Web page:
What better way to understand the responsible tourism of Kerala than exploring the village life experience at Kumarakom, Kerala. Kumarakom is a part of Kuttanad, the rice bowl of Kerala and it is a two-hour journey from the Cochin International Airport. Kumarakom is a cluster of little islands in Kottayam district, which is spread on the Vembanad Lake, known for its freshwater fish species like Karimeen (pearl spot), Chemmeen (shrimp) and prawns.
There are two packages for responsible tourism tour at Kumarakom. The first package is “The Day with Farmers” and the other is “Beyond the Backwaters”.
As we arrive at the Responsible Tourism Head Office at Kumarakom, the guide briefs us on the activities that we are going to see during the tour. To begin “The Day with Farmers”, we walk in a file to the Latha house to watch the process of coir making.
As soon as we arrive at Latha House, Latha family welcomes us with jasmine garlands.
Coir making is a primary occupation for the villagers at the backwaters. Coir is one of Kerala’s most important products.Coir is made of coconut fibre extracted from the coconut husks which contain 20% to 30% fibre of varying length. The coconut fibre is known as one of the world’s strongest threads.
The process of making coir begins with a weaving spinner. The workers who are mostly females, fill the threshed into the basket and take them near the spinning sheds. Then, a spinner will stand at the wheel which is attached a gear with a small spinning axel.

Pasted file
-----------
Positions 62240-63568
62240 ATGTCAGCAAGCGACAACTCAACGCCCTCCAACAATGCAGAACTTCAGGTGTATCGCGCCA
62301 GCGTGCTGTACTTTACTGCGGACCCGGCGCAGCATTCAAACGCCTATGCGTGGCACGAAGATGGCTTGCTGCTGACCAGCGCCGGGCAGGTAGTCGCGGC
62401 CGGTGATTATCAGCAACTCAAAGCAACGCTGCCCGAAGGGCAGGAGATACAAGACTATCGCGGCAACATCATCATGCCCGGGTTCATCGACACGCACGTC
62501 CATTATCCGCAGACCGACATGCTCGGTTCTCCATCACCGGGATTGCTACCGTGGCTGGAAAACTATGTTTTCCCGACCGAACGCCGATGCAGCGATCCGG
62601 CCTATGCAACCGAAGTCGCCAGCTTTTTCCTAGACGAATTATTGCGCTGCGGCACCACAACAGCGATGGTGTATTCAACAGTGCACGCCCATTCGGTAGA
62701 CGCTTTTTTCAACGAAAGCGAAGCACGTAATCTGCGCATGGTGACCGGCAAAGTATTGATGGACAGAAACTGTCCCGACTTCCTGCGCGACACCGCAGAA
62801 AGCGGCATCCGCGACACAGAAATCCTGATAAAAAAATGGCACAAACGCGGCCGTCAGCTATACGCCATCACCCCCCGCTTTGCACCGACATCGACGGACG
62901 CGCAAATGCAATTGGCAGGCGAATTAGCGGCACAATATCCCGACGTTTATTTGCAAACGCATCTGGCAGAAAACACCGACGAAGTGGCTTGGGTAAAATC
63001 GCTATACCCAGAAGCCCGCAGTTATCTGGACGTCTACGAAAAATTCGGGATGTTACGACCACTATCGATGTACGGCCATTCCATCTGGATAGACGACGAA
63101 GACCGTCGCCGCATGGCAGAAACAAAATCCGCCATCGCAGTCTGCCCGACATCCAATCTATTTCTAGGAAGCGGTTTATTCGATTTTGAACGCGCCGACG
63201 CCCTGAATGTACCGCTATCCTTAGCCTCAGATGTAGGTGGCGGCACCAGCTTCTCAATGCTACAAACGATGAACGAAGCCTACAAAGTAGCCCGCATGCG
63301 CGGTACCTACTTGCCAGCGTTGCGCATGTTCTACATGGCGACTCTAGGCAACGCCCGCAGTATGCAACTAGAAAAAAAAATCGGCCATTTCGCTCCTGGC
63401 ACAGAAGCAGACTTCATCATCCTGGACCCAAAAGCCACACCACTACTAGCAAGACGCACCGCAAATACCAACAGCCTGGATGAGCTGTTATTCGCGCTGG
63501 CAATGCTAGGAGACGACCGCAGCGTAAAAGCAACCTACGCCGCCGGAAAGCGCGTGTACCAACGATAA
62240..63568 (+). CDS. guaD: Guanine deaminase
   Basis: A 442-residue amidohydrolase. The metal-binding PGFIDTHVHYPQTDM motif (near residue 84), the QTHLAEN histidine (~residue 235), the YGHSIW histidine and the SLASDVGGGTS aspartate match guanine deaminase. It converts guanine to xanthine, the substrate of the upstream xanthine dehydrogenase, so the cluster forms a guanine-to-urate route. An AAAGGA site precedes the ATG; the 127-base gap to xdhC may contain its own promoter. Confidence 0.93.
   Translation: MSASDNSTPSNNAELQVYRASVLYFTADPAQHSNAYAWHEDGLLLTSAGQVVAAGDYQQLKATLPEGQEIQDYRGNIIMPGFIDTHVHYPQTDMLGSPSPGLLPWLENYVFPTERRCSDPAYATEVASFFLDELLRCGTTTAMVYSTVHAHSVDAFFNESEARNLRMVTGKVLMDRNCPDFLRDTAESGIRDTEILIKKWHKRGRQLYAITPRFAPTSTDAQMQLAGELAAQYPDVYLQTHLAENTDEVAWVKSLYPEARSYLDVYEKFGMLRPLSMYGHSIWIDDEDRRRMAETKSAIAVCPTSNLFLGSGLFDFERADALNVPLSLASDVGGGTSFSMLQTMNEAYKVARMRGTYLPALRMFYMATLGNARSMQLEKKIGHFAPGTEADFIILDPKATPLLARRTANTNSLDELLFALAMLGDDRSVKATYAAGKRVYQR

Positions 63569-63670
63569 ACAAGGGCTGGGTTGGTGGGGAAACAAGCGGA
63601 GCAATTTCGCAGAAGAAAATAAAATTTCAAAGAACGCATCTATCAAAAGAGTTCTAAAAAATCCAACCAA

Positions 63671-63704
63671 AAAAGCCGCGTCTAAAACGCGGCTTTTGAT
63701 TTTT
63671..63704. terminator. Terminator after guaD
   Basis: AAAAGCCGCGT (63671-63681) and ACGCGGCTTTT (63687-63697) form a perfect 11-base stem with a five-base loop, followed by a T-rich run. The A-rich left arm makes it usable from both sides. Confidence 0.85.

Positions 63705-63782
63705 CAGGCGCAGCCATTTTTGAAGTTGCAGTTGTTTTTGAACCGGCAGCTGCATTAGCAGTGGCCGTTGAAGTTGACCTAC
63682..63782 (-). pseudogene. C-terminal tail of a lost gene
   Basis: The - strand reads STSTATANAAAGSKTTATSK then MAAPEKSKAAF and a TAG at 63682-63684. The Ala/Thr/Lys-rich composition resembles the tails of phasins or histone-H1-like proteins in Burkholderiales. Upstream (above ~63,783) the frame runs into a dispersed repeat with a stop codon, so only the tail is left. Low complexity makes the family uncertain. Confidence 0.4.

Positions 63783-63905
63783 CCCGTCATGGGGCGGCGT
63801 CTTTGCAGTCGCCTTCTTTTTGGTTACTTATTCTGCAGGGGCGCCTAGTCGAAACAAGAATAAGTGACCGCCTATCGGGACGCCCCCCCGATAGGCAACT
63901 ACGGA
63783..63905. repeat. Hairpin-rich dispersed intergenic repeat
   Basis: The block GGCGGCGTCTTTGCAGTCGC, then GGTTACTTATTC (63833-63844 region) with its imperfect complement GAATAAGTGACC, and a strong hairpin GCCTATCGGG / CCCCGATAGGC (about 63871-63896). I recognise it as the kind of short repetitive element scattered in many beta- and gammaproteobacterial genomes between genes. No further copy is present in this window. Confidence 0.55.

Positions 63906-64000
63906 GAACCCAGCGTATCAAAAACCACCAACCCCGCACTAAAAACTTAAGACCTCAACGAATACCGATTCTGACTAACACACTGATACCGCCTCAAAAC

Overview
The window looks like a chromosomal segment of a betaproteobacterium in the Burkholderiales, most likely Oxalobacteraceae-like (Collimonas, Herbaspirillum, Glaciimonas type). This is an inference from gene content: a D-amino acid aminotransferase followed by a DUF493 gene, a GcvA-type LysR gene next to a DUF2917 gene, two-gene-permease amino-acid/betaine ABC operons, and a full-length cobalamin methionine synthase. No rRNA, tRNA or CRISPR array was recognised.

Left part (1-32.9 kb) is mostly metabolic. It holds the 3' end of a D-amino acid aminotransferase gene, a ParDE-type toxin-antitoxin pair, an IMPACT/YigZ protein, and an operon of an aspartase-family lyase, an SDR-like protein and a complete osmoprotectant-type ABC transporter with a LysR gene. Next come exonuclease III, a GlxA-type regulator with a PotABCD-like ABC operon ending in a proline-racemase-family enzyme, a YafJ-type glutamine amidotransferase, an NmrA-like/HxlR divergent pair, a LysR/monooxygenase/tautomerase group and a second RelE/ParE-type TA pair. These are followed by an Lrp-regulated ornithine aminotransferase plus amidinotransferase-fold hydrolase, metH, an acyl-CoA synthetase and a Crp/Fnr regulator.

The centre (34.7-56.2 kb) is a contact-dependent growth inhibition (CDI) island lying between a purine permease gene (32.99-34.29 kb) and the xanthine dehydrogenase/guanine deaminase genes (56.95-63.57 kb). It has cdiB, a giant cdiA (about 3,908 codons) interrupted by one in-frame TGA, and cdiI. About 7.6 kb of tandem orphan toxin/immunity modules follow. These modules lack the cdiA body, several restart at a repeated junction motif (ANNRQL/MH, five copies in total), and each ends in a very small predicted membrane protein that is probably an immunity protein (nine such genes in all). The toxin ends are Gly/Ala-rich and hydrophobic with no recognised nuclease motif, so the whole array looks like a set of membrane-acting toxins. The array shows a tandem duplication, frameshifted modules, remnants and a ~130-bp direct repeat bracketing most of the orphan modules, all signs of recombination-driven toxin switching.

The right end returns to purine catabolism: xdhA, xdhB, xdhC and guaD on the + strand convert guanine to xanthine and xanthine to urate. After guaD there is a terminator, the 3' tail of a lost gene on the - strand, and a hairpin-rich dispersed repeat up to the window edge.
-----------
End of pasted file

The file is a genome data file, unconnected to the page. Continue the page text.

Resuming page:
A handful of fibre is attached to each of the two gear ends.
When the spinner starts to spin, the women walk backward swiftly pulling fibres from their baskets to attach to the spinning and lengthening yarn. After walking backwards for about 30 feet, the women begin to lace together the two strands as she walks forward to the spinner.
Fellow blogger, Haryandi of Omnndut tries his hands on the coir making.
Britney from Stay Curious Darling is sharing some moments with Latha’s daughter.
After the demonstration on coir making, we ride the country boat to Manjira Village for the next demonstrations. The waters are filled with water hyacinths.
Having noticed our boats full of photographers, a local boy shows off his backflip skills.
Ajeesh shows us the laborious traditional way using a thalappu and the modern way using the latest instruments. The latest instrument is actually a climbing machine invented by the state’s Agricultural University, which makes it easier to pluck the coconut fruits.
Gowri, 80 years old woman, demonstrates the traditional art of weaving dried palm fronds into beautiful mats.
Toddy is an alcoholic beverage made from the sap of various species of palm tree such as the coconut palms.
The toddy is only tapped from a healthy coconut fruit buds. The buds are cut leaving 95% remaining on the tree. Then the whole bud is then beaten and pound with a hammer until the buds get swollen. Each new bud usually last for maximum 2 months.
The cut bud is bound with tender coconut leaf to avoid bacterial infection away and make the bud ooze sap. After beating the new flower bud for a week the flower begins to ooze sap which can be collected twice daily.
At the end of the demonstration, everyone is offered a glass of toddy.
Suresh demonstrates the casting of fishing nets.